12681 CE: Exploring Pathways to Interest-Related Careers: Google Maps as a Tool for Youth Participatory Action Research
Organizers: Josephina Chang-Order, Michael Harris, Ben Kirshner
Presenters: Samsam Dirie, Jasmine Nurnberg, Jordan Gilliard, Westin Musser, Morgan Rasmussen
Participatory Action Research (PAR) provides opportunities for young people to study and take action to address issues that directly affect their lives and aspirations. Although a new generation of PAR scholarship has shown how it can be a vehicle for educational equity and youth political activism (Cammarota & Fine, 2008; Morrell, 2004), it is relatively uncommon to see PAR used in the DML community, despite strong substantive overlap in learning principles that they endorse. This is a missed opportunity because of the complementary strengths of each tradition: PAR can benefit from insights about digital media and participatory cultures (Jenkins, 2006) and the Connected Learning community can draw on PAR’s understanding of how to engage young people in critical social analysis, systematic research, and policy deliberation.
Our purpose in this workshop, therefore, is for participants to learn how to integrate digital media tools, specifically Google Maps, with a critical PAR approach that privileges spatial analysis of differential access to sustainable livelihoods. A team of youth ethnographers and university researchers from the Pathways Project will lead a workshop that combines interactive demonstration of digital PAR methods with sharing of our findings. For the demonstration, we will model a digital mapping method used to understand opportunities for, and barriers to, interest-driven careers within youths’ communities. Youth PAR studies have recently drawn on GPS-supported mapping activities to investigate issues of spatial justice (Soja, 2009) such as young people’s mobility and perceptions of safety (Literat, 2013; Taylor & Hall, 2013). This workshop explores the utility of Google Maps as a tool for understanding spatial justice with regards to local employment and higher education opportunities.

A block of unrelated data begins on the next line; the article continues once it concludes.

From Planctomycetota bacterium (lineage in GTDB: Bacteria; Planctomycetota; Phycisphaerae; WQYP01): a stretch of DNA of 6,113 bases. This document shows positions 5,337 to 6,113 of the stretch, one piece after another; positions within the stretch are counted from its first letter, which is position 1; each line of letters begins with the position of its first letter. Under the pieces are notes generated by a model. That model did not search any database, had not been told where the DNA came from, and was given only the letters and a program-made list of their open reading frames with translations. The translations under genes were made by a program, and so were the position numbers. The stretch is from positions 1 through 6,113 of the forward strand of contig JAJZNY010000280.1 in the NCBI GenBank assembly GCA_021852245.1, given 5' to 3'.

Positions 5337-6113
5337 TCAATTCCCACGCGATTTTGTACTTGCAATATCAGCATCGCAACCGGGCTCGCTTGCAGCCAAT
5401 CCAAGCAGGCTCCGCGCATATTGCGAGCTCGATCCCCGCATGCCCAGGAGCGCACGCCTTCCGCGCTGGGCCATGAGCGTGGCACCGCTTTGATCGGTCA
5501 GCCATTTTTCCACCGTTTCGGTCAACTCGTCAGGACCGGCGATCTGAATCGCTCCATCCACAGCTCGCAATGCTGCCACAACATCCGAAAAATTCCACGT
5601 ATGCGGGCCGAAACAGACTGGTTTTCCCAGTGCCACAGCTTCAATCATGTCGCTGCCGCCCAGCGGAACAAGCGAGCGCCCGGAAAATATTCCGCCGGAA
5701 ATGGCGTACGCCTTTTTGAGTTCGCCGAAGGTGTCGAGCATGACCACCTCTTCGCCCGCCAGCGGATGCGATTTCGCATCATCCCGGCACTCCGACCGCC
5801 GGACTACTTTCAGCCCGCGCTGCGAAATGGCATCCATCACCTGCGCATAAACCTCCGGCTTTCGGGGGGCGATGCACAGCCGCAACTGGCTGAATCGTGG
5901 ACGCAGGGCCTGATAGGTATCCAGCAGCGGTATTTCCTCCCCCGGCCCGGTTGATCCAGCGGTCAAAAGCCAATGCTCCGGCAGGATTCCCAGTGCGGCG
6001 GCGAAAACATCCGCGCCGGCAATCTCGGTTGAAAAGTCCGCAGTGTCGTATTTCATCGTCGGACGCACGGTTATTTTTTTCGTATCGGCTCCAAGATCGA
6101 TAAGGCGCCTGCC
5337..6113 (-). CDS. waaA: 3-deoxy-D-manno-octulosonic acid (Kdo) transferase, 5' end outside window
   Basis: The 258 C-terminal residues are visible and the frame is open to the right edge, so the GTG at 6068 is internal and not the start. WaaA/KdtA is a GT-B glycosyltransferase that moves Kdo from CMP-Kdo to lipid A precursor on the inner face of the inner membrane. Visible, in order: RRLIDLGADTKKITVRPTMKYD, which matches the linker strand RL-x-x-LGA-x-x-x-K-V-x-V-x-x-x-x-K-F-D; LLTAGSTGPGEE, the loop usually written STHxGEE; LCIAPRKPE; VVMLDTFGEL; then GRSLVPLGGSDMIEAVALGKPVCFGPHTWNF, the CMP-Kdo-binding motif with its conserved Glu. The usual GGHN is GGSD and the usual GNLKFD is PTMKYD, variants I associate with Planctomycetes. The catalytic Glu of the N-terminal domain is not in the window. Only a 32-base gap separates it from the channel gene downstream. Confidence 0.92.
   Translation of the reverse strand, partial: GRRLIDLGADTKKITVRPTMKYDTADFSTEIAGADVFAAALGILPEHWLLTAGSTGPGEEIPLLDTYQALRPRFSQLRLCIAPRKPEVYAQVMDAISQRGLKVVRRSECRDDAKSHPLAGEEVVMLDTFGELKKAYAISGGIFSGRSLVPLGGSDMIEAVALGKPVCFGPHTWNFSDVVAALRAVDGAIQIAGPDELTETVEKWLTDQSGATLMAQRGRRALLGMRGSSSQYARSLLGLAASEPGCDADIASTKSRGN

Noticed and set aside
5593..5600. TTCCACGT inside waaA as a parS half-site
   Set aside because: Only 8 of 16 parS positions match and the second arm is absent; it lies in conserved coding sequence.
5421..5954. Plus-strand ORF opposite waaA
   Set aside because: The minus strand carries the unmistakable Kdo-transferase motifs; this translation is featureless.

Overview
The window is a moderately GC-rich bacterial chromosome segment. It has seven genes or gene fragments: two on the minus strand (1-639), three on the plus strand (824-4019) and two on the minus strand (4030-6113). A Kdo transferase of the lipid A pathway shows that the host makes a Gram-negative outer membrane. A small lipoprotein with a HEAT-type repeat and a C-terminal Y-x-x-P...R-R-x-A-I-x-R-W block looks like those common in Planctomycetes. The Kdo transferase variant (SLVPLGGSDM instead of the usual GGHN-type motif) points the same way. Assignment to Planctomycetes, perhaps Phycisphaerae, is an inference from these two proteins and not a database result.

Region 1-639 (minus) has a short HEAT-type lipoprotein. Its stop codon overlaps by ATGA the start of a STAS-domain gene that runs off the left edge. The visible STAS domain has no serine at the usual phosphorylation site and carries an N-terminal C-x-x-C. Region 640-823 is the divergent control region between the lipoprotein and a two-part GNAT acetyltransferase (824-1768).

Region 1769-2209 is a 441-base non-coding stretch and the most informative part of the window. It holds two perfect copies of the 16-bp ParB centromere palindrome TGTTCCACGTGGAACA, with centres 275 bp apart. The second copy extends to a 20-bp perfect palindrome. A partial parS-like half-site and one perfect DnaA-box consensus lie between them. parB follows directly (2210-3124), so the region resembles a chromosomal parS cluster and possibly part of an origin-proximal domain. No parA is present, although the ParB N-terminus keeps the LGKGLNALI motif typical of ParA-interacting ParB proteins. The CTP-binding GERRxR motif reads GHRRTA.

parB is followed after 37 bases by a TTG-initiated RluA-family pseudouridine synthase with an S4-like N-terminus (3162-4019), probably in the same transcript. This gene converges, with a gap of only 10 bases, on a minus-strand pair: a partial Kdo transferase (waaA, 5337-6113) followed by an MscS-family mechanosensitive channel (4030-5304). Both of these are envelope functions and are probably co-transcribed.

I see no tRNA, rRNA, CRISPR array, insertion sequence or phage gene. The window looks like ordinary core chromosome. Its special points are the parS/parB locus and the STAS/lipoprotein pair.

We will also share findings about challenges and opportunities for access to sustainable livelihoods. These findings suggest the importance of Connected Learning sites in supporting young people’s development as professionals, and in providing crucial exposure to, and guidance in seeking opportunities. The Google Maps analysis showed that transportation barriers, part of the spatial mismatch hypothesis (Blumenberg, 2004; Kain, 1992), remains a significant constraint on youths’ ability to expand their literal and figurative range to job opportunities.
This workshop addresses the conference sub-theme through exploring the challenges and opportunities of youth and adults leveraging new media to work collaboratively to investigate equity and access in post-secondary pathways. Conducting digitally mediated youth research with geographically distributed sites can be supported by tools such as Google Maps which serves as both a research and communication tool. The larger research group includes participants from Anythink Wright Farms, the American Museum of Natural History, the Kitty Anderson Youth Science Center at the Science Museum of Minnesota, and The Village Arts and Humanities Center; our project budget will enable us to send a subgroup of youth researchers to this conference. Youth and adults will collaboratively facilitate the workshop. We welcome participants who are interested in exploring new media technologies to support research and practice in YPAR, and those in support of equitable ways to present this research.
Full references available upon request.